The question, of course, is how the individual got to be in this “social role,” and how the particular social organization (with its property-rights and structure of authority) got to be there. And these are historical questions. If we stop history at a given point, then there are no classes but simply a multitude of individuals with a multitude of experiences. But if we watch these men [and women] over an adequate period of social change, we observe patterns in their relationships, their ideas, and their institutions. Class is defined by men [and women] as they live their own history, and, in the end, this is its only definition.

...we cannot understand class unless we see it as a social and cultural formation, arising from processes which can only be studied as they work themselves out over a considerable historical period (The Making of the English Working Class, pp. 9-11)

Correction: a case of mistaken identity. My apologies to the person I wrongfully referred to.

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Feb 6 2011 01:50

I had to take the above from articles I've written, but at one time I scanned the entire preface; I can't seem to find it. If I do, I'll post it up.

The whole preface to The Making of the English Working Class is available on google books though. It's well worth reading and is the best definition of class consciousness I've ever read.

Valeriano Orobó...
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Feb 6 2011 17:47
Hieronymous wrote:
I had to take the above from articles I've written, but at one time I scanned the entire preface; I can't seem to find it. If I do, I'll post it up.

The whole preface to The Making of the English Working Class is available on google books though. It's well worth reading and is the best definition of class consciousness I've ever read.

the preface is extraordinary (as almost anything Thompson wrote) but i was thinking more in Poverty Of Theory, where he elaborates more on the class formation notion against althusser's approach. Experience is another key concept too.

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Hieronymous
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Feb 6 2011 22:00
Valeriano Orobón Fernández wrote:
Experience is another key concept too.

Exactly! And the dialectic between working class agency and consciousness. Or as Marty Glaberman used to put it: consciousness as activity.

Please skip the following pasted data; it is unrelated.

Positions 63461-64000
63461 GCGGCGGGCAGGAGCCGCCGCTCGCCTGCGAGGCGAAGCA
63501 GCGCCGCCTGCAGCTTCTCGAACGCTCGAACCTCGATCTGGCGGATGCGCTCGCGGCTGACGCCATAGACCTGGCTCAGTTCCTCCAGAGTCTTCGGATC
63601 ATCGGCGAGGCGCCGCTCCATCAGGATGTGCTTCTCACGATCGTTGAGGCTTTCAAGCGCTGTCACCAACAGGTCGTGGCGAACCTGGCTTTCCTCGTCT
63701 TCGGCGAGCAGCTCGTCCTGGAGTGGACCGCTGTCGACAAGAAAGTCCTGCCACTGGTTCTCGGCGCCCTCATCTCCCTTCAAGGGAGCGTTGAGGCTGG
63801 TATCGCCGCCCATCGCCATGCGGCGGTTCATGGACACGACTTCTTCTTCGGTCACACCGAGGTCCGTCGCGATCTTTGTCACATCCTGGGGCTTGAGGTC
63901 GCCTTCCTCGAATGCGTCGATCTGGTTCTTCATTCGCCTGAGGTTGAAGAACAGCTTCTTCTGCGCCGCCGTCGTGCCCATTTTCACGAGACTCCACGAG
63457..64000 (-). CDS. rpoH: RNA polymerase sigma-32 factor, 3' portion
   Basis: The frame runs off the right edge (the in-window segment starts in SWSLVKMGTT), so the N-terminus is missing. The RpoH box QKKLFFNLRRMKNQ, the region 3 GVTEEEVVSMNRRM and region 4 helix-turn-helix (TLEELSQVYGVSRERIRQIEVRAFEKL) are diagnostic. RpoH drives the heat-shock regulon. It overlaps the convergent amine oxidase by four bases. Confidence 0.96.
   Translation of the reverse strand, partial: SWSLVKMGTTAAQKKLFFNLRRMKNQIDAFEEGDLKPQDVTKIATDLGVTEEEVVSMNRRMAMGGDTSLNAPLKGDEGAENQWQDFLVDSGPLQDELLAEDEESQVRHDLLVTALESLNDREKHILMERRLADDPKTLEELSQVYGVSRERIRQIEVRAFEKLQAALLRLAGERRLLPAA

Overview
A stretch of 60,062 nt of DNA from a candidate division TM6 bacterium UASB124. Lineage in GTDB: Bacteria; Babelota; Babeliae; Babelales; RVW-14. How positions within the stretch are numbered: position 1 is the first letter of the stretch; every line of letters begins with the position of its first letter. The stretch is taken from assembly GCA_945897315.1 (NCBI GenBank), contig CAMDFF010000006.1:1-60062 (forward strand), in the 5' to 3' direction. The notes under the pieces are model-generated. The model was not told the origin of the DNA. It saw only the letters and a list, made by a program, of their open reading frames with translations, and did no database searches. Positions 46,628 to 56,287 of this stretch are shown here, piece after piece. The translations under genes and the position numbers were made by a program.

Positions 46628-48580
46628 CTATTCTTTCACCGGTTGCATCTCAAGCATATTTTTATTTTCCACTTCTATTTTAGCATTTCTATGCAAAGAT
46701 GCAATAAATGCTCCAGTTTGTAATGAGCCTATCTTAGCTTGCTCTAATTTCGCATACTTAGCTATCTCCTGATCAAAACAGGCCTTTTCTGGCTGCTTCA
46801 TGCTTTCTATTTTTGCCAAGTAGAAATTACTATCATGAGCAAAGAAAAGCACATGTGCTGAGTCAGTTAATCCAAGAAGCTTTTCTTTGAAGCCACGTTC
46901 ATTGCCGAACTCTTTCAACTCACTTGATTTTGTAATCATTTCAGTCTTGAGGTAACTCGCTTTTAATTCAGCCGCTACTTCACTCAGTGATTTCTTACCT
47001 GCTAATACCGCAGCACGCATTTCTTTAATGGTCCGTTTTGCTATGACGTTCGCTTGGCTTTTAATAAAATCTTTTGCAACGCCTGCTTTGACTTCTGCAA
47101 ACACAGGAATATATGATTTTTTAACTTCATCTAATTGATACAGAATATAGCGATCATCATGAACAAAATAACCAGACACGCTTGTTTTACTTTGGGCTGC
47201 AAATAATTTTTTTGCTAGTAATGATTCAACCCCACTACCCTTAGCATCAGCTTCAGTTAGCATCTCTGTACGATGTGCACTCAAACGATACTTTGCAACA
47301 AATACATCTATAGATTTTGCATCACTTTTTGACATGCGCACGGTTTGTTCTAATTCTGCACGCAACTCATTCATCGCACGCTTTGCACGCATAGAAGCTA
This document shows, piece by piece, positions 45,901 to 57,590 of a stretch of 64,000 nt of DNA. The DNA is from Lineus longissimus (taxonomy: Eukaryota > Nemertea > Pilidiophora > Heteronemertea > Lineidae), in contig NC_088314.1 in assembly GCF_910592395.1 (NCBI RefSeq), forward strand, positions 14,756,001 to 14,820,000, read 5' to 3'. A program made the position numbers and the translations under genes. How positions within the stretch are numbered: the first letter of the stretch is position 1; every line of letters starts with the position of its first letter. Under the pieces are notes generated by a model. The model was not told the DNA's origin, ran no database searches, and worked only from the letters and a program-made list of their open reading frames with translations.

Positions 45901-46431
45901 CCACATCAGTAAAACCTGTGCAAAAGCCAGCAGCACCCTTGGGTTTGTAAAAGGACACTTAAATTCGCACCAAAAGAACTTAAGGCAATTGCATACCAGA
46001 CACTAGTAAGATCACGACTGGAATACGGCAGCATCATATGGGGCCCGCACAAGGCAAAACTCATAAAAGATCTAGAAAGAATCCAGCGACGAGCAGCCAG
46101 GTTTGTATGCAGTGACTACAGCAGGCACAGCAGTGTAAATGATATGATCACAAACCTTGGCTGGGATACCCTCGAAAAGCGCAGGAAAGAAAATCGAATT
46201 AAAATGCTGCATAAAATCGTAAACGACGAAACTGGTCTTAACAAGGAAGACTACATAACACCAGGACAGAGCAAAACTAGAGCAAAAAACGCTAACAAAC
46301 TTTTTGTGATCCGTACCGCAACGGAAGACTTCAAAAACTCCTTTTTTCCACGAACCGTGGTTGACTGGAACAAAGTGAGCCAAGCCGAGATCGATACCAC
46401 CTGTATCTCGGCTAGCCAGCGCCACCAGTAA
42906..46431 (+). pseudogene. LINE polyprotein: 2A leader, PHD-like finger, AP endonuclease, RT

Here's something fitting to what the insurgents on the ground in Egypt have been saying about the euphoria bred by their youthful revolt:

Wordsworth wrote:
Bliss was it in that dawn to be alive,
But to be young was very heaven!--Oh! times,
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Hieronymous
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Feb 9 2011 17:29

The post that began this thread asked: "Egypt: What exactly are you supporting?"

Many of us answered "class struggle." Many of us don't disparage the fight of other members of our class because of their skin color or ethnicity. As internationalists, we are in solidarity with all expressions of the self-activity of our class.

I know that this has to be seen through the distorted lens of the New York Times, yet it still makes our case (but the Egyptian workers haven't made a "turn" to strikes, since there's been a strike wave since the winter of 2006):

Quote:
Protest in Egypt Takes a Turn as Workers Go on Strike

By DAVID D. KIRKPATRICK
Published: February 9, 2011

CAIRO — Protesters demanding the overthrow of President Hosni Mubarak appeared on Wednesday to have recaptured the initiative in their battle with his government, demonstrating a new ability to mobilize thousands to take over Cairo’s streets beyond Tahrir Square and to spark labor unrest.

As reports filtered in of strikes and unrest spreading to other parts of the city and the country, the government seemed to dig in deeper. Mr. Mubarak’s handpicked successor, Vice President Omar Suleiman, warned Tuesday that the only alternative to constitutional talks was a “coup” and added: “We don’t want to deal with Egyptian society with police tools.”

But the pressure on Mr. Mubarak’s government was intensifying, a day after the largest crowd of protesters in two weeks flooded Cairo’s streets and the United States delivered its most specific demands yet, urging swift steps toward democracy. Some of the protesters drew new inspiration from the emotional interview on Egypt’s most popular talk show with Wael Ghonim, the online political organizer who was detained for two weeks.